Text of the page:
The Hardest Thing I Ever Did


Lord, guard and guide all those who fly
Through the great spaces in the sky.
Be with them always in the air,
In darkening storms or sunlight fair;
Oh, hear us when we lift our prayer,
For those in peril in the air!

The Air Force Version of Eternal Father Strong to Save

It was an absolutely glorious day recently when I walked by Canandaigua Lake. The sky was a clear azure blue, with just a touch of coolness.

A perfect fall day, and it reminded me so much of September 11, 2001, another seemingly at first perfect – yet not– fall day, we will never forget.

Although we had lived in Washington, D.C. for many years, by 2001 we had moved to the Finger Lakes area of New York, where I had taken a job as alumni director of Hobart College.

I had just arrived at work when the news spread that an airplane had struck one of the World Trade Center towers. We moved to our common area and turned on the television and I was stunned to see the second plane hit, the second tower.  Stunned turned to horror, and rumors began to be spread of attacks around the country.

Both of our daughters had grown up in the DC area and our oldest couldn’t wait to get back there. And as soon as she graduated from William Smith college, she did go back in 2000 to work about one block from the White House. So it was with great trepidation as the news reached us that we heard there had been bombings in the city near the White House.

These stories later proved to be rumors, but at the time in the wake of all that was happening, it was easy to believe the worst. Coupled with my parental concern many alumnae and alumni of our Colleges lived and worked in the New York area and now friends reached out to us for news. Those who were not alive in 2001 cannot imagine the horror of all who feared their for friends and loved ones who may have fallen into harms way. The flaming towers and collapse was so fresh in all our minds.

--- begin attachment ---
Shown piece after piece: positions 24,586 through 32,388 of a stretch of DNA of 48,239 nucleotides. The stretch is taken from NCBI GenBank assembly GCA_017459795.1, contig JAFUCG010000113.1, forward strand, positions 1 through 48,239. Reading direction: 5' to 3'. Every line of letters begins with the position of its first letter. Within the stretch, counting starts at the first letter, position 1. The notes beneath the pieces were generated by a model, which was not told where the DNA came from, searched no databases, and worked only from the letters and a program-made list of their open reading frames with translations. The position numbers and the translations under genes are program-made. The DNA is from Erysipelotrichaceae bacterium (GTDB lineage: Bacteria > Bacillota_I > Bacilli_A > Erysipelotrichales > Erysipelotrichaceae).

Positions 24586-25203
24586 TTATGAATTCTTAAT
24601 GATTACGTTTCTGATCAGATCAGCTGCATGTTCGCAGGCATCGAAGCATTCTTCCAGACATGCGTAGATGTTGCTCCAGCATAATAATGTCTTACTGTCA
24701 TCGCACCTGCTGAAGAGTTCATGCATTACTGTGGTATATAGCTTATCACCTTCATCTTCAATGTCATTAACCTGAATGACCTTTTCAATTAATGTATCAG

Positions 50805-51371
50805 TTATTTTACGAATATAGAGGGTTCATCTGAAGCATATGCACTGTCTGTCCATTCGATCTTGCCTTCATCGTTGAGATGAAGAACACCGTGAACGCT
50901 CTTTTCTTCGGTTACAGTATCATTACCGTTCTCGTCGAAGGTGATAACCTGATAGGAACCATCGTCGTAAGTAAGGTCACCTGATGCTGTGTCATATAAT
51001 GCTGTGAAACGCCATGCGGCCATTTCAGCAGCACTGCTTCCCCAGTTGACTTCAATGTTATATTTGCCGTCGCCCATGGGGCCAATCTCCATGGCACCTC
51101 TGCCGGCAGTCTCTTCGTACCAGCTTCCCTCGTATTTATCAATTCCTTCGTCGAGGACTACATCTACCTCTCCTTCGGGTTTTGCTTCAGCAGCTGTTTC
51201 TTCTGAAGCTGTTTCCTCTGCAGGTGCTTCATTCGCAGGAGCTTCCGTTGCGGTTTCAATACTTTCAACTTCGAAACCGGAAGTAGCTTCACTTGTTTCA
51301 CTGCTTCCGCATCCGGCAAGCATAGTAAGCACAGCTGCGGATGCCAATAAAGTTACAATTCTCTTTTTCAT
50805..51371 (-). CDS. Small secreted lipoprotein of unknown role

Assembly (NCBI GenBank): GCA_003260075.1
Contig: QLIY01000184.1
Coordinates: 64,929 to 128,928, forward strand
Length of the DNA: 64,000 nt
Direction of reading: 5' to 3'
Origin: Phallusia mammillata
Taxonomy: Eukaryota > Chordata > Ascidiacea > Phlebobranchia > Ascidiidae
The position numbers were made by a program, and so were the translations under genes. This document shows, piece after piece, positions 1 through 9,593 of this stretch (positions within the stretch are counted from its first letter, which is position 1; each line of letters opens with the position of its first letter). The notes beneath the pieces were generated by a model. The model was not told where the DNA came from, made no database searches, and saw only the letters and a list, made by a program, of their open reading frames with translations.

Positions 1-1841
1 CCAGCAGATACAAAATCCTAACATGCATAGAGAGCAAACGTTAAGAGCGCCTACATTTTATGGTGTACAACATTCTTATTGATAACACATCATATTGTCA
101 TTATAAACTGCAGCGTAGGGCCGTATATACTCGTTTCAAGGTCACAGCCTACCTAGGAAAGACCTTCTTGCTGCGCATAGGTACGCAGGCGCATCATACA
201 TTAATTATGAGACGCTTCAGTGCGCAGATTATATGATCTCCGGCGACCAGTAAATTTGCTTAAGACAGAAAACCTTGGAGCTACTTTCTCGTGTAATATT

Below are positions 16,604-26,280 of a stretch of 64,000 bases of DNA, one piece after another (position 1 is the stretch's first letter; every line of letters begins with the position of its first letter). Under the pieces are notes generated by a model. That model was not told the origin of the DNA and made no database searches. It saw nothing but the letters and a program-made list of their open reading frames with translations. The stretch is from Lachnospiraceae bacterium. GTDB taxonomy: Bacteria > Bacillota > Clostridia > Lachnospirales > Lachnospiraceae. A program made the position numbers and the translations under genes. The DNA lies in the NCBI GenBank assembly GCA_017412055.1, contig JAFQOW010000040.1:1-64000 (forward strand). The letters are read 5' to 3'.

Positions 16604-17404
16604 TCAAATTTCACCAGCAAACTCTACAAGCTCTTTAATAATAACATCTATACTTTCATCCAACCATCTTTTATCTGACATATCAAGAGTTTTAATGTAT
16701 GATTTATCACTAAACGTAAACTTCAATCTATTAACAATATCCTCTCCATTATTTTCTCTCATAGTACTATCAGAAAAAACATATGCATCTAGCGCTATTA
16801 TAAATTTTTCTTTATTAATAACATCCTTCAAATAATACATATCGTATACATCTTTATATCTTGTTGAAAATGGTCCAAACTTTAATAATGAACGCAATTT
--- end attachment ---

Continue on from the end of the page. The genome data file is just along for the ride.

September 11, 2001 fell on a Tuesday.

It did not dawn on me until later in the week, that I was scheduled to read a major prayer in church. In our church, there is a prayer led by a layperson called, “The Prayers of the People.” It generally is the same from week to week, but there is a section where clergy, various churches and dioceses, the departed, and others are remembered by name.

The prayer came in the mail two days later for me to read on Sunday, September 16. As I looked it over, it became clear to me that I would be praying for those lost not only in the Twin Towers, but also those on the aircraft that went down. Now it is easy to read something like this to oneself. Easy of course is not even close to the right word, given the raw emotions of those days. Still reading it privately is easy, reading it in front of a packed church of about 500 is not.

On that morning, I walked to the lectern and began the prayer with the standard phrases.

“I ask your prayers for God’s people throughout the world; for our Bishop; for this gathering; and for all ministers and people. Pray for the Church.”

Prayers were then given for peace, goodwill among nations, the sick, and others.

All this went well. But as my eyes moved down the page it became clear to me that what was to come would be the hardest thing I had ever done.

I began, “ I ask your prayers for the departed especially :

American Airlines Flight 11 and United Airlines Flight 175, that crashed into the North and South towers, respectively, of the World Trade Center